You’ve tackled building a powerful resume, now it’s time you craft a complementing teacher cover letter!
You may think these are a thing of the past. But cover letters are the best way to set yourself apart from other job candidates by going that extra mile.
Boost your chances of getting hired by following our step-by-step guide, complete with pro tips and examples.
Here’s what you’ll find out in this guide:
- Look at a sample cover letter for teachers to get an idea of how to write yours.
- How to talk about your own teaching style, the subjects you're best at, and any special training you have.
- How to showcase times you've really helped in the classroom, like improving student behavior, grades, or activities.
- Learning to explain how your approach to teaching fits with what the school you're applying to believes in and wants to achieve.
In case you want to learn more about writing a specific teacher cover letter, or you want to refresh your resume, here are a few guides to bookmark for later:
- Teacher resume
- English teacher cover letter
- Math teacher cover letter
- Special education teacher cover letter
- Elementary teacher cover letter
- High school teacher cover letter
- Substitute teacher cover letter
- Teacher assistant cover letter
Teacher cover letter example
- Tailored approach: The cover letter specifically references the teaching methodologies of "Dazzling Discoveries/ Skill Mill NYC," indicating that the applicant has researched the institution and understands its values.
- Highlighting relevant achievements: The mention of raising the retention rate at Hudson High School showcases a tangible impact the applicant had in a previous role, making it a compelling point for the prospective employer.
- Demonstrating initiative: By emphasizing the extracurricular sessions initiated by the applicant, the cover letter portrays a proactive approach to teaching, which is a valuable trait for an educator.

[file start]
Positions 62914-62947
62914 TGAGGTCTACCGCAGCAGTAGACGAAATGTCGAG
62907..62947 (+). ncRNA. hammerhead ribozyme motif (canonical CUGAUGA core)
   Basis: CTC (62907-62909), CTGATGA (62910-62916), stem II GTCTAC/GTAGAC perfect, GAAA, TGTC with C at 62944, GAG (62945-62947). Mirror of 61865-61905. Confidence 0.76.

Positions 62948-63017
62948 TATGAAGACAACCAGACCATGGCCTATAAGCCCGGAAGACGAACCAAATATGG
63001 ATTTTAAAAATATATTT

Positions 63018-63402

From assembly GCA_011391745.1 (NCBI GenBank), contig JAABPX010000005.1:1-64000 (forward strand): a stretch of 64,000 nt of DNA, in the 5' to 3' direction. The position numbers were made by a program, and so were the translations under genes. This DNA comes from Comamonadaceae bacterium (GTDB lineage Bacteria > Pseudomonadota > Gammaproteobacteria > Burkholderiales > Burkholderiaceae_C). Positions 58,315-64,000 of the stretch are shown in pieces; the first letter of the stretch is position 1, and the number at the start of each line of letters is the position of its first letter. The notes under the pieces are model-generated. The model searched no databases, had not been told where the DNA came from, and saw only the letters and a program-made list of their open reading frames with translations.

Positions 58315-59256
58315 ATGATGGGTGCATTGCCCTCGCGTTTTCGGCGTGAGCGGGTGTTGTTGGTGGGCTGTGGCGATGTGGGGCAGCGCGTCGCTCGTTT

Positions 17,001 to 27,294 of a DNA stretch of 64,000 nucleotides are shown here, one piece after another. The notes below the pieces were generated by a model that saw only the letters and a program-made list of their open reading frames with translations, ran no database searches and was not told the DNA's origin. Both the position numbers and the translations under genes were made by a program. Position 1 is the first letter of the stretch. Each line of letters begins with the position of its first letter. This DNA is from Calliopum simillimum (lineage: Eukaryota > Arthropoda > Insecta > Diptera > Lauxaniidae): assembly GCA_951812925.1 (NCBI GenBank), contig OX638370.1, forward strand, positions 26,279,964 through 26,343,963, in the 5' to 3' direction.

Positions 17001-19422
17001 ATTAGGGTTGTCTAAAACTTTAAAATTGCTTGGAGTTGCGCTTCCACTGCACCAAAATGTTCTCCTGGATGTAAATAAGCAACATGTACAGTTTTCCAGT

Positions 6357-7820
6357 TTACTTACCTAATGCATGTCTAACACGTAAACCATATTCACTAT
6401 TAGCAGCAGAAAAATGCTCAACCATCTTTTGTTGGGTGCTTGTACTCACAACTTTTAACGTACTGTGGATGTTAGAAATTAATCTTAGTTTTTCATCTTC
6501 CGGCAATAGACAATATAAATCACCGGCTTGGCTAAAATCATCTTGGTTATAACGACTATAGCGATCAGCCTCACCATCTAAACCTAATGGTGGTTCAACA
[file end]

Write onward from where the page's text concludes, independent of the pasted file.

- Clear call to action: The closing paragraph effectively invites further discussion, signaling the applicant's keen interest in the position and openness to further engagement.
How to format a teacher cover letter
Regardless of the teaching position you’re pursuing, your cover letter shouldn’t be longer than a single page.
Even though you’re expanding on your resume, you still have to be straightforward and succinct.
So, before you start writing:
- Go over the job description again and take note of the role-relevant keywords.
- Cherry-pick some of the resume achievements and skills that overlap with your findings.
- Consider adding other noteworthy milestones you haven’t had the chance to include on your resume.
Then, create the outline of your teacher cover letter. Don’t forget to factor in where you want to fit each accomplishment from the list.
If you’re not sure how to kickstart the writing process, here is a basic structure you can follow:
Something to always keep in mind when writing your cover letter is to not copy your resume word for word.
The purpose of the letter is to elaborate on the experiences you’ve already shared with the principal or hiring manager.
But be selective about which achievements and skills you reference. While the breadth of your teaching expertise is important, principals are usually concerned with specific issues.
This means your cover letter can’t be a one-size-fits-all.
Odds are, you’re applying for numerous teaching positions. In order to stand out you’ll have to prepare a different resume for each individual role. The same goes for your cover letter.
So, the best way to get noticed is to personalize. A powerful teacher cover letter includes:
- A few words about what motivated you to become a teacher: this is especially important if you don’t have much professional experience.
- Your reasoning for choosing to apply to that particular school.
- A few of your core skills and top achievements.
- Your knowledge of the school’s history, culture, and present challenges.
- Notable awards and recognitions you’ve received over the course of your career.
Imagine the school you’re applying to has students with diverse linguistic backgrounds. You’ve already mentioned your college minor in Spanish on your resume.
To really make an impression on the school’s principal, don’t rely on merely showing you know how to speak Spanish.
Detail the relevance of your minor and everything surrounding your learning experience.